Before Margiela, McCormack was a fan of flashier fashions. He admired Jean Paul Gaultier’s ability to create images that replaced reality and Thierry Mugler’s fetish for fashion. In “Mugler Mania,” McCormack argues that it is not gay men that make fashion; to the contrary, fashion creates them. He recalls the work of Edmund Bergler, a psychoanalyst who argued that “homosexuals dressed women as monsters” due to our “unconscious hatred of women” and argues that Mugler’s perverse work would not have been possible if the designer had not been exposed to faggy couture growing up. Freud argues that a fetish is the image of the last thing one sees before seeing one’s “mother’s missing phallus,” and in Mugler’s case, it was Chanel, Cardin, or Courrèges—the haute-est of the haute. If Bergler or Freud had seen Mugler’s retrospective “Couturissime” at the Musée des Beaux-Arts in Montréal, they probably would’ve fainted. With its vamps, she-devils, glamazons, fish women, chimaeras in golden armours, corsets, vinyl, rubber, mechanophilia, teratophilia, McCormack aptly describes the show as a “pervert’s paradise.” Mugler helps us see how fashion is the fabric of queerness. “This means that fashionlike fagginess – is forever,” he writes “Italics are mine.” He styles his sentences like they’re his mannequins, with an eye for the feeling of emphasis but parodying the seriousness of the rhetorical device. In the strange worlds of Mugler and McCormack, fagginess and fashion are codependent elements in a cycle of perversion, one that often stains the written word.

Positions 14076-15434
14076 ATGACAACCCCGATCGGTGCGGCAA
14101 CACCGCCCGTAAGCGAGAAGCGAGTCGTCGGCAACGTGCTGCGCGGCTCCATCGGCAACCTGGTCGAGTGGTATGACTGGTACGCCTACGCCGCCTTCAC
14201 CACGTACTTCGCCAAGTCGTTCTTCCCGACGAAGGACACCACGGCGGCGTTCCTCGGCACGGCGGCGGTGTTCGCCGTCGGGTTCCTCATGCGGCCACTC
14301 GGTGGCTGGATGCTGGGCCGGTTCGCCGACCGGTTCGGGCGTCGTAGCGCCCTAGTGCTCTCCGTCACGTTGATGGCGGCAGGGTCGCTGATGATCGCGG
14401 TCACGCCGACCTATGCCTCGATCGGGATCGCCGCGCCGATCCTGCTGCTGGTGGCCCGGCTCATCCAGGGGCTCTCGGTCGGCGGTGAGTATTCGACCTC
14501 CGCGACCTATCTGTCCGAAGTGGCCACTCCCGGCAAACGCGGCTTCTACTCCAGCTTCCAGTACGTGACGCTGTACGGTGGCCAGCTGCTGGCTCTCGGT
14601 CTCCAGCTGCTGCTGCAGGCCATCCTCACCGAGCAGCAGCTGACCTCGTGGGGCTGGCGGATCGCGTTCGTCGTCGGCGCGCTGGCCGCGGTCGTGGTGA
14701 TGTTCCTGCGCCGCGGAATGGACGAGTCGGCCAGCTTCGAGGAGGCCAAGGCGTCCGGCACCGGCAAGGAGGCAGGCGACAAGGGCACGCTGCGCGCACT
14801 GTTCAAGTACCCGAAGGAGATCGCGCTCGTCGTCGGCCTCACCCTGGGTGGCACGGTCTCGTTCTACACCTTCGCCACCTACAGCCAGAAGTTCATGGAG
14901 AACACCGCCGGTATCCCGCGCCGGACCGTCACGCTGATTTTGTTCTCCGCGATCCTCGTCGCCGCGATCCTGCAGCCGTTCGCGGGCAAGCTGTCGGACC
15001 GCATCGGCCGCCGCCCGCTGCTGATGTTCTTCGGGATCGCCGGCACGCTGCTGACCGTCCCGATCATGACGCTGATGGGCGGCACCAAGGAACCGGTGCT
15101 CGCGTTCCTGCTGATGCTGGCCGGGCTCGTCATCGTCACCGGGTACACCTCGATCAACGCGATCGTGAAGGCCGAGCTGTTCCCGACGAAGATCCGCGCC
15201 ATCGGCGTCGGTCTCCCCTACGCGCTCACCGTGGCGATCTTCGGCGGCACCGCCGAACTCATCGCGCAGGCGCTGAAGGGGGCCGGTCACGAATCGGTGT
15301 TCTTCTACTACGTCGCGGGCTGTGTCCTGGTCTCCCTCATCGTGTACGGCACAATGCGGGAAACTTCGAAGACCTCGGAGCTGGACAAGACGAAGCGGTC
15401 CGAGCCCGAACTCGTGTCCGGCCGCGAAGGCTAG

Refreshingly, McCormack reminds us that being fashionable or gay doesn’t have to be so self-serious or tragic; it can be macabre, uproarious, and uniquely one’s own.

McCormack’s musings on Margiela and Mugler highlight the singularity of his approach to fashion and queer writing. He is not interested in the familiar narratives of fashion and queerness as forms of self-expression. For McCormack, fashion and fagginess are ways to explore the world around him, to discover who he can be rather than scream out loud who he is. His is the passion of a window shopper, of a connoisseur who collects pieces in his mind and through his words. The column and interviews in Judy Blame’s Obituary explore the corners of fashion districts that other writers are too scared or embarrassed to walk through, leading to a kind of generative fashion writing that creates something beyond mere trend reports. “She didn’t make me realize that I was gay, or that being gay was ok,” he writes about Carole Pope of the Toronto punk band Rough Trade. “She made me realize what kind of gay I was: a victim of fashion.” Refreshingly, McCormack reminds us that being fashionable or gay doesn’t have to be so self-serious or tragic; it can be macabre, uproarious, and uniquely one’s own. His novel The Show that Smells, an absurdist and disgusting tale about the rivalry between Else Schiaparelli and Coco Chanel, is an excellent example of this kind of literary-stylistic world-building.